Mapping is done in ArcGIS software and is based on a combination of orthorectified aerial photographs from the Norwegian Polar Institute (NP), a 20m resolution Digital Elevation Model, also from NP, and field observations and multiple photos from around the Isfjorden coastline. Digitising was done in approximately 1:3000 scale for the data capturing with the aim of producing a dataset of a quality of 1: 30 000 scale (which was the original outline in the project proposal) or better over the whole area, with a slightly higher precision in the shoreline region. Limitations to aerial photographs and the precision of interpretation and digitising for most areas results in a precision of 3-5 m for single points and 5-15 meters for easily visible borders between sediment types. Where there are gradual sediment transitions and/or difficulties due to aerial photograph quality or in very steep or shadowy areas, the precision and quality can be lower than this. Since the method has been tested and developed during the project, we expect a continued development and quality in future data acquisition relating to the Svalcoast Science Hub maps.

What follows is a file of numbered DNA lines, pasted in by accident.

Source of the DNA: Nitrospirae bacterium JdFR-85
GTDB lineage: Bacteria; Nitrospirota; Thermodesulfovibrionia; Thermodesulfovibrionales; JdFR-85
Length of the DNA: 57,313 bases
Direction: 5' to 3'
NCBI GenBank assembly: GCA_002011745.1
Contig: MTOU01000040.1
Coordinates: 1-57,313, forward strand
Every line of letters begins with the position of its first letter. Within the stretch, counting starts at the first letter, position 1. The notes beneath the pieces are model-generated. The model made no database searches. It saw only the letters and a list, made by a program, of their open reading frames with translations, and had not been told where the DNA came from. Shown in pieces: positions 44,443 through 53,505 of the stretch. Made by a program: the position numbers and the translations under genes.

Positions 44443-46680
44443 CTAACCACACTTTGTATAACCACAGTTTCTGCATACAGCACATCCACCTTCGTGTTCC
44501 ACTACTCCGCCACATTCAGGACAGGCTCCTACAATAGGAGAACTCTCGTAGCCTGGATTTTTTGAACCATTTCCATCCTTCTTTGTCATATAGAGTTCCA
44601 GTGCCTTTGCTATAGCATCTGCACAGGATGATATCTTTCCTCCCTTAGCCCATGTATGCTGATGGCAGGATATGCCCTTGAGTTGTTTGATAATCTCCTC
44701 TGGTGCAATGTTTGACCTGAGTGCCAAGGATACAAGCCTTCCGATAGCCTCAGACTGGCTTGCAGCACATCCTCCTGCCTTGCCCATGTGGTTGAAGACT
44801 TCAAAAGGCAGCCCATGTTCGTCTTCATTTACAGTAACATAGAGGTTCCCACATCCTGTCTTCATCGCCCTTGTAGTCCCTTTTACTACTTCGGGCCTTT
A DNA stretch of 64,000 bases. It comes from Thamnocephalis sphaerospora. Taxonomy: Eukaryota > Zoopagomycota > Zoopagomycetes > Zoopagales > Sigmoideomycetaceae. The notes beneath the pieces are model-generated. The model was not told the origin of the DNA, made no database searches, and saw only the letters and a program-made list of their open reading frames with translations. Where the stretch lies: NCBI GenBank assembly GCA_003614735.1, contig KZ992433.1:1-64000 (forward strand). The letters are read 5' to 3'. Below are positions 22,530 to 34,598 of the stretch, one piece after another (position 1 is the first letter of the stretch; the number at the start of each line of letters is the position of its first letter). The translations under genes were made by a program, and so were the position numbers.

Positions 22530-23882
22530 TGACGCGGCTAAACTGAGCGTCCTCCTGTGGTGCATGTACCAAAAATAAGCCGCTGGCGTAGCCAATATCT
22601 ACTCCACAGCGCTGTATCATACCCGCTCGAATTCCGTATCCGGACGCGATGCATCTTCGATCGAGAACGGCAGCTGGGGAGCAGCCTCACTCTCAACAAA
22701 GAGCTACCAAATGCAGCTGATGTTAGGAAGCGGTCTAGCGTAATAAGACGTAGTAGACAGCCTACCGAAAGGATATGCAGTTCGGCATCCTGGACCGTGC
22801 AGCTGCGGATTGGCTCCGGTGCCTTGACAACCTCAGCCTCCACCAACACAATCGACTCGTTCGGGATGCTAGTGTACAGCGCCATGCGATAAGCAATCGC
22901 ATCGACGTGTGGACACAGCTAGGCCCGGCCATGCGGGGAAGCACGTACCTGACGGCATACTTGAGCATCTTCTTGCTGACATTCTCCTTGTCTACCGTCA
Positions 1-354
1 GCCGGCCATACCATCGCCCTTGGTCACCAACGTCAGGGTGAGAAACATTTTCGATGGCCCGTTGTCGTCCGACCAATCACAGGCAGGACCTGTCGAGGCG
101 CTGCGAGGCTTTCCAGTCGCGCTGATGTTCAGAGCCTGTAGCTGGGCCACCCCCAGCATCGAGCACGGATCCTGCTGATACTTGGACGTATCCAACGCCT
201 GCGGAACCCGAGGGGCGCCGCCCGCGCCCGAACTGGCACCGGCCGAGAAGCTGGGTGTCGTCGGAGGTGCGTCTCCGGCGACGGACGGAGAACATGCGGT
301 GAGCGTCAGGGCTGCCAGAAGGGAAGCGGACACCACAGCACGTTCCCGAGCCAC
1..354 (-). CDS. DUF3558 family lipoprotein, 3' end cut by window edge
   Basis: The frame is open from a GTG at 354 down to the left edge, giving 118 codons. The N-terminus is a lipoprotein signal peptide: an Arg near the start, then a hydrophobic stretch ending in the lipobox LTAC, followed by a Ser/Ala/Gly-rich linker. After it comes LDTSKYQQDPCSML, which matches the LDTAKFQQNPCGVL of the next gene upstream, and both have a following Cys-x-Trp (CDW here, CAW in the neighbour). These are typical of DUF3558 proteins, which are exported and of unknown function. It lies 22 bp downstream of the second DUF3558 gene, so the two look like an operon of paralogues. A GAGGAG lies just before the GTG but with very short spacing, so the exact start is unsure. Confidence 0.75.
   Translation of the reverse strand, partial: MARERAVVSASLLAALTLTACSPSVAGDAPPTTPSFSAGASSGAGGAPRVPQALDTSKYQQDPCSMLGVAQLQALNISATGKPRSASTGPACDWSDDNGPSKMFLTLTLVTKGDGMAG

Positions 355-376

We have followed the Norwegian SOSI classification system for Quaternary geological maps used by NGU (the Geological Survey of Norway) for classification of sediment types, line and point features in surface sediment/Quaternary geology maps. Where necessary, additional codes to capture the variation in Svalbard soft sediments have been developed and used. The standardised classification and visualisation system allow for direct comparison between the DynaCoast geodata and surface sediment maps used in planning and environmental protection on mainland Norway.